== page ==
The term ‘national treasure’ gets thrown around too much for our liking. But if there’s one person it should be applied to, it’s David Attenborough. The face (and voice) of shows like Planet Earth, The Blue Planet and, this year’s, Wild Isles, the naturalist is the authority when it comes to nature documentaries on the BBC.
This week (Sunday, October 22) sees the latest instalment in the Planet Earth trilogy air on our screens. Planet Earth III, which was officially announced in August, will be made up of eight episodes, each an hour long – almost 70 years after David Attenborough first debuted on our television screens in 1954.
Known for its cinematic sequences and unusual animal species, Planet Earth has attracted millions of fans with instalments in 2006 and 2016. Filmed over five years, we can expect the latest series, using pioneering filmmaking technology, to bring us even closer to the natural world – with a focus on “the resilience and adaptability of nature”.
Planet Earth III’s first episode, Coasts, will air on BBC One at 6:15pm. It will span the world’s coastlines, from South Africa’s Robberg Peninsula to the Arctic coast and Namibia’s infamous Skeleton Coast. Just some of the extraordinary, dramatic, funny and heartbreaking stories we’ll follow will include the likes of Cape fur seals, Caribbean flamingos, and green turtles.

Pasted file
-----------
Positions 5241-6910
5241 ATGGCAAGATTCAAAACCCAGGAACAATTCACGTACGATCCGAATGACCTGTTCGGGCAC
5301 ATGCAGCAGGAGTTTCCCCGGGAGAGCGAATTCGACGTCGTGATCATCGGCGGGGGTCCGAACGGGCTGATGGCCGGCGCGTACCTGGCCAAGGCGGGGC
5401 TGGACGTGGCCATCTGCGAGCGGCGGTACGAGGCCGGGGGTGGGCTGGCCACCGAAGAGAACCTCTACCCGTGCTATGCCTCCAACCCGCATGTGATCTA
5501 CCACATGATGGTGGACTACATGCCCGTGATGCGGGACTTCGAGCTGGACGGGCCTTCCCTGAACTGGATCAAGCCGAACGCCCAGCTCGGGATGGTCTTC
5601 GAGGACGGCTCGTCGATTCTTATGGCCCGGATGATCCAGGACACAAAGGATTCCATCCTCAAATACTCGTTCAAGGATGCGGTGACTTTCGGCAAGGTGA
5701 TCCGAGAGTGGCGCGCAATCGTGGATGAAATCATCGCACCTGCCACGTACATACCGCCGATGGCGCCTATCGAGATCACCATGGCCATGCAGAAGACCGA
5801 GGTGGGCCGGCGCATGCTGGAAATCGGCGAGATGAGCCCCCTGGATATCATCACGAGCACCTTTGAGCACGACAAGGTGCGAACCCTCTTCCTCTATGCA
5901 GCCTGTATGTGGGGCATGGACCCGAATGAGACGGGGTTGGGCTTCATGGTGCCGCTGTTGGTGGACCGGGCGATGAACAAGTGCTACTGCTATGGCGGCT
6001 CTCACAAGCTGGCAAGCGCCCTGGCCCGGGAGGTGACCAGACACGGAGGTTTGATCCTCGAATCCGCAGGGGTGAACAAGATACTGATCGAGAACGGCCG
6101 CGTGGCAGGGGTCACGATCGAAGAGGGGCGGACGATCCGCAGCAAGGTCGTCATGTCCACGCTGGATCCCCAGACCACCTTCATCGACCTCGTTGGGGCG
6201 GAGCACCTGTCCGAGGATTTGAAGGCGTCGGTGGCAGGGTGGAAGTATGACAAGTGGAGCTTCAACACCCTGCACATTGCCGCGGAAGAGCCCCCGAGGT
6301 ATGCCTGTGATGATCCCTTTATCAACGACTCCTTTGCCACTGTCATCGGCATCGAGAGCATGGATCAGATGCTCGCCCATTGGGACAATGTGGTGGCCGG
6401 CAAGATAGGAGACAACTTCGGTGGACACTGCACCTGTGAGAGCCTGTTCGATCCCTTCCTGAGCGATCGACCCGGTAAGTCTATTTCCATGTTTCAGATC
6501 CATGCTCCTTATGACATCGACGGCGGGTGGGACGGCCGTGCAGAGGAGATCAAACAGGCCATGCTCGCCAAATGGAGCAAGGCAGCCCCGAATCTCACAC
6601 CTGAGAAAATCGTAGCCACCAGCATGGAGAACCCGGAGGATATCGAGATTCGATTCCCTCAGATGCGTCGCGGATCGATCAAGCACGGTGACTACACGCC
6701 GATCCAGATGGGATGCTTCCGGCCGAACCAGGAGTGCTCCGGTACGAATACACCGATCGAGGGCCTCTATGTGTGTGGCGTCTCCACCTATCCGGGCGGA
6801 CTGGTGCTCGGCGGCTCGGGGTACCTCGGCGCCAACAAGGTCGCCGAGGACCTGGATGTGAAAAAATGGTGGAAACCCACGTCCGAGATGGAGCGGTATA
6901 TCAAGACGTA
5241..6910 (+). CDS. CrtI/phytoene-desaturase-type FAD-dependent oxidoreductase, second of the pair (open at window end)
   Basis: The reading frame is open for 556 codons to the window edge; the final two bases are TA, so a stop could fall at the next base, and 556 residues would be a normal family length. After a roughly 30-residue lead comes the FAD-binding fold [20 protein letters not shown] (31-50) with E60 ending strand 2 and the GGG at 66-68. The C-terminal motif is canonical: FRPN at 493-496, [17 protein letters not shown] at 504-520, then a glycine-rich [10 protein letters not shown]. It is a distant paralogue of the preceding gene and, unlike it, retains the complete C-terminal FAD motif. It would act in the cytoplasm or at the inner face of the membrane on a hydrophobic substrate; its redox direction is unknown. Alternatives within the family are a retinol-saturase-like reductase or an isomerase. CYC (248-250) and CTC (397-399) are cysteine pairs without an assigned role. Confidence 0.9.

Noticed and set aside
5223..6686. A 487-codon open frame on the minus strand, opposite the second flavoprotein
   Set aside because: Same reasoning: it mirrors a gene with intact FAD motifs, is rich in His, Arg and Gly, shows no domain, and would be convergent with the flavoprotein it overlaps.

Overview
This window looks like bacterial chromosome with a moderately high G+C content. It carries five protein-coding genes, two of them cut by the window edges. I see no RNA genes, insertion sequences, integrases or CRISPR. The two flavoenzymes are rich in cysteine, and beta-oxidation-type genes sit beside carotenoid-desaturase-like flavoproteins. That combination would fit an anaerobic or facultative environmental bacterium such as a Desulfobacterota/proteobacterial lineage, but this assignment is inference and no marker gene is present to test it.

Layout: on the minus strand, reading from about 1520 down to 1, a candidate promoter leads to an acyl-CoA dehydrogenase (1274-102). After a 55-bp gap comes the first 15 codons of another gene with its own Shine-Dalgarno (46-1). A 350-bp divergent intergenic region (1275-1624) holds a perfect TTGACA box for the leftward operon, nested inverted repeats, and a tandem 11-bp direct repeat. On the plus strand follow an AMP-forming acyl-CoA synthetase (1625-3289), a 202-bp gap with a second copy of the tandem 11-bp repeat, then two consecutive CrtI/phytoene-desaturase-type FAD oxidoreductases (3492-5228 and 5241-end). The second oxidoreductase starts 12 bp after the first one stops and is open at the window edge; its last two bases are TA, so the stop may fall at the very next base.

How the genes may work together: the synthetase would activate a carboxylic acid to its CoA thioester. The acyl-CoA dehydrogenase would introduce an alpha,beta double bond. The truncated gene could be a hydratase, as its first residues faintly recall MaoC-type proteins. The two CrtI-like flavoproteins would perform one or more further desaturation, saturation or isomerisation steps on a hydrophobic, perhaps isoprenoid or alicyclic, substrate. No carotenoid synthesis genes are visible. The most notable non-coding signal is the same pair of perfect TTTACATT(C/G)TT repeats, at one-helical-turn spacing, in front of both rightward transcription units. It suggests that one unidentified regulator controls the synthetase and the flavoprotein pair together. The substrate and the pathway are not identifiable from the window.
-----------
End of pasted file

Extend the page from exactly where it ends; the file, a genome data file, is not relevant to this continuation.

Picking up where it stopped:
At the end of the episode, David Attenborough will look back at his first expedition, in 1957, to the tiny Raine Island and reveal the speed of change on the island in 66 years. Not only reminding us of how long the broadcaster has been a part of our lives but how rapidly the world is changing around us.
“In this new series of Planet Earth we travel to the most astonishing wild places, see mysterious creatures, witness rare, spectacular wonders, and reveal breath-taking animal dramas,” said Sir David Attenborough on the new series of Planet Earth.
“The natural world continues to surprise us, but since Darwin’s time, it has changed beyond recognition, being transformed by a powerful force – us. We will see how animals are adapting in extraordinary ways, to survive the new challenges they face. At this crucial time in our history, we must now look at the world through a new lens.”
As for future episodes, we can only guess from titles. The next four will cover such topics as Ocean, Deserts and Grasslands, Freshwater and Forests. But the final three episodes of Planet Earth III are a little harder to decipher. Titled Extremes, Human and Heroes, they are each equally ominous and intriguing sounding but – 17 years after Planet Earth first opened our eyes to the world’s wonders – we’re sure they will blow us away.
Planet Earth III on BBC One on Sunday, October 22 at 6:15pm.